Lisa said...

as always something to marvel- love the Madonna- she needs a bit of protection from the continual crap the reigns down upon her head......beautiful Chrisy xx

Diary of a Young Designer said...

prety cool! I didn't know those neat facts! btw, love the lolita gothic umbrella.

xo
Sophie

Fantasy Whispers - Vania Cruz-Perez said...

Love all of the umbrellas! My favorite is the 19th Century Ivory Jadite Folding Parasol....just lovely.

Vania

Alicia @ boylerpf said...

I love all the meanings from the Victorian days that each item carried and you certainly added a new one to my repertoire that I didn't know! So very, very interesting!

Audrey said...

Great umbrella finds!! I've been to the Hague, but not the museum. Of course that was 20 some years ago.

Winona Cookie said...

Great selection! I just love your blog, you have fascinating taste. Thanks so much for including the Tea Shrine :-).

Diana Evans said...

oh how cool!!! that chandelier...is so neat!!! I think I have to make myself one of those...wow!!! and the undies are so cute too....

cool finds.!!!!

Susan Williamson said...

This is a really magical post ...both your words and the images you chose. I've never really thought about umbrellas before, but now I know I will never think about them in the same way again. Thank you for that.

Hey Harriet said...

Well I had no idea about the history of parasols and umbrellas! Gotta love those ruffle pants! And your last pic is magic. What a display!

Ali said...

nice brollys! ;)
I especially like the bear print.

BettsyKingston said...

Oh dear, I can't stop thinking about the chandelier, what can't I have one!!!!.......and live in Europe during the summer........ with my parasols...

Finki (jay) said...

I love the way you see things, such a unique collection of fabulous umbrella/parasol imagery, I love the 'a rabbit girl' print the best.

Alexandra or Sasja said...

I LOVE the lamp!

Jetta's Nest said...

Crumbs...I just bought myself a new umbrella the other day too. I wonder if I sew some frills on it and use it on sunny days too if I could pass it off as a parasol :)

Thanks for enlightening me!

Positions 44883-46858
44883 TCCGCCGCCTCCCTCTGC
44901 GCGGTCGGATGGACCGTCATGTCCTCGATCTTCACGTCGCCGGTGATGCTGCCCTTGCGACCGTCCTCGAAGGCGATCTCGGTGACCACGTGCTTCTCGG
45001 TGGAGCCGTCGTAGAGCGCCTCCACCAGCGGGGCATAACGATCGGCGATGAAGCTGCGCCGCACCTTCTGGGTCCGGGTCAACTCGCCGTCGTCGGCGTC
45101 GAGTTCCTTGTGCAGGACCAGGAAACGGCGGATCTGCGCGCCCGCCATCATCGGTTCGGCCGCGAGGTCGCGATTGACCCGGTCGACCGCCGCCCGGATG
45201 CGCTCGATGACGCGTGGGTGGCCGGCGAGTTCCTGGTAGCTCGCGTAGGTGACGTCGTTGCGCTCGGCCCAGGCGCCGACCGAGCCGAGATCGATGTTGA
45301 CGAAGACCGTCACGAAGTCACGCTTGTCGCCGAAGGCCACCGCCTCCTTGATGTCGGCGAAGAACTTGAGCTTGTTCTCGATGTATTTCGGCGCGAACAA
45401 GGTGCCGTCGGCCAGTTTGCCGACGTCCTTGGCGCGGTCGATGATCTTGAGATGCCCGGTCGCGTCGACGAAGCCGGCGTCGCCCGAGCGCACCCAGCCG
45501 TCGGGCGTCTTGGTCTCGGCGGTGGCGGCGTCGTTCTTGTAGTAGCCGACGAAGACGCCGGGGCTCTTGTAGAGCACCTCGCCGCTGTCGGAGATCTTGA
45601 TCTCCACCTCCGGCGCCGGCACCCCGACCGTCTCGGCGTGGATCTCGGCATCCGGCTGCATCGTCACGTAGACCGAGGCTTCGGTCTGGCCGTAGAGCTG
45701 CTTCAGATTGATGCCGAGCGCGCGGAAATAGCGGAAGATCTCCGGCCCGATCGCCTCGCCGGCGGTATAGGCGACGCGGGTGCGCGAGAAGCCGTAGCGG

NODtoMOD said...

i LOVE the chandelier! all are fabulous! xo

grrl+dog said...

I always wanted to know the difference, since I adore vintage umbrellas and will pay whatever to aquire one. Thanks for the handy tips.

Sam said...

Oh Chrisy! That Chandelier!!! The Goya!! Can I say this is my favourite post? ...until the next lovely one you do - which will be tomorrow no doubt!! I found the piece on parasols and their usage fascinating and am just about to read the unbrella as self defense! Excellent stuff! :)

Susan Tuttle said...

Such a darling photo of the baby!:)

Thanks for all the umbrella tips!

Snowbrush said...

A great post. Thanks so much for teaching me a few things, both about genteel society AND self-defense for the meaner streets.

Gabbi said...

What a wonderful post! I love the look of parasols... and never wanted one more than now. :)

The Umbrella Chandelier at Escher Museum photograph is amazing. The little sparkles completely bring it to life!

Lemon Shortbread said...

great feature, I've learnt something new! Also the umbrella chandelier is so amazing!

Mimi said...

I want that umbrella chandelier!!! Wow, great post I think I will ask my uncle if he can create this for me.

xo

Sam said...

Hi again Chisy! I've given your beautiful blog an award!

Hot Fudge said...

Thanks for the great tips on the use of an umbrella as a weapon. Now I can take my harmless parasol on board when we leave on our trip in August and no one will even bat an eyelid. Can't you just see a bunch of little old ladies with their Umbrellas of Mass Destruction? Love it!